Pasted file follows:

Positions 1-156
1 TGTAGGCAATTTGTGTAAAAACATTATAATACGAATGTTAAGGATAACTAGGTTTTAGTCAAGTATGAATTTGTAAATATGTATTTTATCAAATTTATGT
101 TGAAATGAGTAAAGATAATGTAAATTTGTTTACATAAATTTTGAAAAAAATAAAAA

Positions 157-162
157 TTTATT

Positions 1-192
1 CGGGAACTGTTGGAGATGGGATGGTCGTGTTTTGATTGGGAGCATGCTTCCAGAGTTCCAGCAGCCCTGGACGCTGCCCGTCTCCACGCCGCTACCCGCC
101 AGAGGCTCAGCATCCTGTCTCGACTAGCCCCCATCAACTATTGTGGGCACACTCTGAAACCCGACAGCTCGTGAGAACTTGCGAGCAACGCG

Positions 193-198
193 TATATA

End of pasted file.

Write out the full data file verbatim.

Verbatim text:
Positions 1-156
1 TGTAGGCAATTTGTGTAAAAACATTATAATACGAATGTTAAGGATAACTAGGTTTTAGTCAAGTATGAATTTGTAAATATGTATTTTATCAAATTTATGT
101 TGAAATGAGTAAAGATAATGTAAATTTGTTTACATAAATTTTGAAAAAAATAAAAA

Positions 157-162
157 TTTATT

Positions 1-192
1 CGGGAACTGTTGGAGATGGGATGGTCGTGTTTTGATTGGGAGCATGCTTCCAGAGTTCCAGCAGCCCTGGACGCTGCCCGTCTCCACGCCGCTACCCGCC
101 AGAGGCTCAGCATCCTGTCTCGACTAGCCCCCATCAACTATTGTGGGCACACTCTGAAACCCGACAGCTCGTGAGAACTTGCGAGCAACGCG

Positions 193-198
193 TATATA